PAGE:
Rotational version of Fick's law

A rotational version of Fick's law of diffusion can be defined. Let each rotating molecule be associated with a vector n of unit length n·n=1; for example, n might represent the orientation of an electric or magnetic dipole moment. Let "f(θ, φ, t)" represent the probability density distribution for the orientation of n at time "t". Here, θ and φ represent the spherical angles, with θ being the polar angle between n and the "z"-axis and φ being the azimuthal angle of n in the "x-y" plane. The rotational version of Fick's law states

:$frac\left\{1\right\}\left\{D_\left\{mathrm\left\{rot\right\} frac\left\{partial f\right\}\left\{partial t\right\} = abla^\left\{2\right\} f = frac\left\{1\right\}\left\{sin heta\right\} frac\left\{partial\right\}\left\{partial heta\right\}left\left( sin heta frac\left\{partial f\right\}\left\{partial heta\right\} ight\right) + frac\left\{1\right\}\left\{sin^\left\{2\right\} heta\right\} frac\left\{partial^\left\{2\right\} f\right\}\left\{partial phi^\left\{2$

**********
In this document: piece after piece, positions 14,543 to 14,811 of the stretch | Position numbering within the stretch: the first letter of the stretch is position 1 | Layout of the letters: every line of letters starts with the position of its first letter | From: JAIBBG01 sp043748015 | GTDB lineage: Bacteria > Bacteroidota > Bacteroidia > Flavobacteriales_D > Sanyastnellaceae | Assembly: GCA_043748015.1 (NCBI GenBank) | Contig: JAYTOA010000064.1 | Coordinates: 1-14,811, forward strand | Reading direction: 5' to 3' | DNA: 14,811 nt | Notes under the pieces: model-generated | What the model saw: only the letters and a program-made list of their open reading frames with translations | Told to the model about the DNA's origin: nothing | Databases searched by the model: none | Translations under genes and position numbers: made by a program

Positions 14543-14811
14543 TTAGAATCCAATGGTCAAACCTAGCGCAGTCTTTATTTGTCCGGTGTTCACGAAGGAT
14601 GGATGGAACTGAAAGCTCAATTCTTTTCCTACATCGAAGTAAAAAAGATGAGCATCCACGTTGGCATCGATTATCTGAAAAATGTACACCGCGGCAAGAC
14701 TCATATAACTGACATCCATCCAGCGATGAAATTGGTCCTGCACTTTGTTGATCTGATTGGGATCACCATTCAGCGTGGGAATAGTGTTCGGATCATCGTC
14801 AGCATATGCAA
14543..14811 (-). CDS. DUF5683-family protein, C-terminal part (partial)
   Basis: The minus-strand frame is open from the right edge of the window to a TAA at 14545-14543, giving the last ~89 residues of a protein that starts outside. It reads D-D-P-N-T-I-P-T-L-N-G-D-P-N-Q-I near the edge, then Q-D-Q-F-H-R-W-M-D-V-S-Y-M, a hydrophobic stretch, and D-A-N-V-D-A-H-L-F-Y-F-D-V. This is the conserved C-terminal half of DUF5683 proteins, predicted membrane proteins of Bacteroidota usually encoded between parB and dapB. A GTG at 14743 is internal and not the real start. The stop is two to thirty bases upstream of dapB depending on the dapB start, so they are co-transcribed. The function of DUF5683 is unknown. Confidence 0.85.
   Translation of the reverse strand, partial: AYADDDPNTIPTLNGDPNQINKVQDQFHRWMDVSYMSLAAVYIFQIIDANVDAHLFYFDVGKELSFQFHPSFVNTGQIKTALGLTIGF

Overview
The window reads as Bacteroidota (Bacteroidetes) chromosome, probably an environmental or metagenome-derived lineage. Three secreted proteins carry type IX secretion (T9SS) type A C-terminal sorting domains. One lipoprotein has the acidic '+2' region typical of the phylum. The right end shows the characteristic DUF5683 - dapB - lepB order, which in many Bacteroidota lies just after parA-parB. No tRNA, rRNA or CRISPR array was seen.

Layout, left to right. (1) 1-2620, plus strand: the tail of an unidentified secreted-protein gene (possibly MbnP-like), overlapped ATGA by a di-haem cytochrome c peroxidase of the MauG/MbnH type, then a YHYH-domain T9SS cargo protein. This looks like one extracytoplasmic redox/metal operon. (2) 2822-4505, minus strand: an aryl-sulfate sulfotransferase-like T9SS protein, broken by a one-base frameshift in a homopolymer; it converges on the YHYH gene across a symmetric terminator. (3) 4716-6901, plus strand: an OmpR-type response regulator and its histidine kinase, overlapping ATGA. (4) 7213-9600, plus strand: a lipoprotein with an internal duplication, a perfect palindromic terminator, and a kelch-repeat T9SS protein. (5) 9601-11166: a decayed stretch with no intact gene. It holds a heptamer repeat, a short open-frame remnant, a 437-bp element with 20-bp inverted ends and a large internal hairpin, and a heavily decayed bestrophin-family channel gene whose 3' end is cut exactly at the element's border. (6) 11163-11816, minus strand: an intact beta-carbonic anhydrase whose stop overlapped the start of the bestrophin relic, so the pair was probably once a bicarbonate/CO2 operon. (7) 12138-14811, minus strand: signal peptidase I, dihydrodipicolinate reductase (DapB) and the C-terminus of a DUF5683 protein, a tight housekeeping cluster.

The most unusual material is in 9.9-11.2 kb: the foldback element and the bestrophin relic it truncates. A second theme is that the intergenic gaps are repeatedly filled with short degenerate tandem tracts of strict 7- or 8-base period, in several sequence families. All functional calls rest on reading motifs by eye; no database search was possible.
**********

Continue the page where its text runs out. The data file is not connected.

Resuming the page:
This partial differential equation (PDE) may be solved by expanding "f(θ, φ, t)" in spherical harmonics for which the mathematical identity holds

:$frac\left\{1\right\}\left\{sin heta\right\} frac\left\{partial\right\}\left\{partial heta\right\}left\left( sin heta frac\left\{partial Y^\left\{m\right\}_\left\{l\left\{partial heta\right\} ight\right) + frac\left\{1\right\}\left\{sin^\left\{2\right\} heta\right\} frac\left\{partial^\left\{2\right\} Y^\left\{m\right\}_\left\{l\left\{partial phi^\left\{2 = -l\left(l+1\right) Y^\left\{m\right\}_\left\{l\right\}$

Thus, the solution of the PDE may be written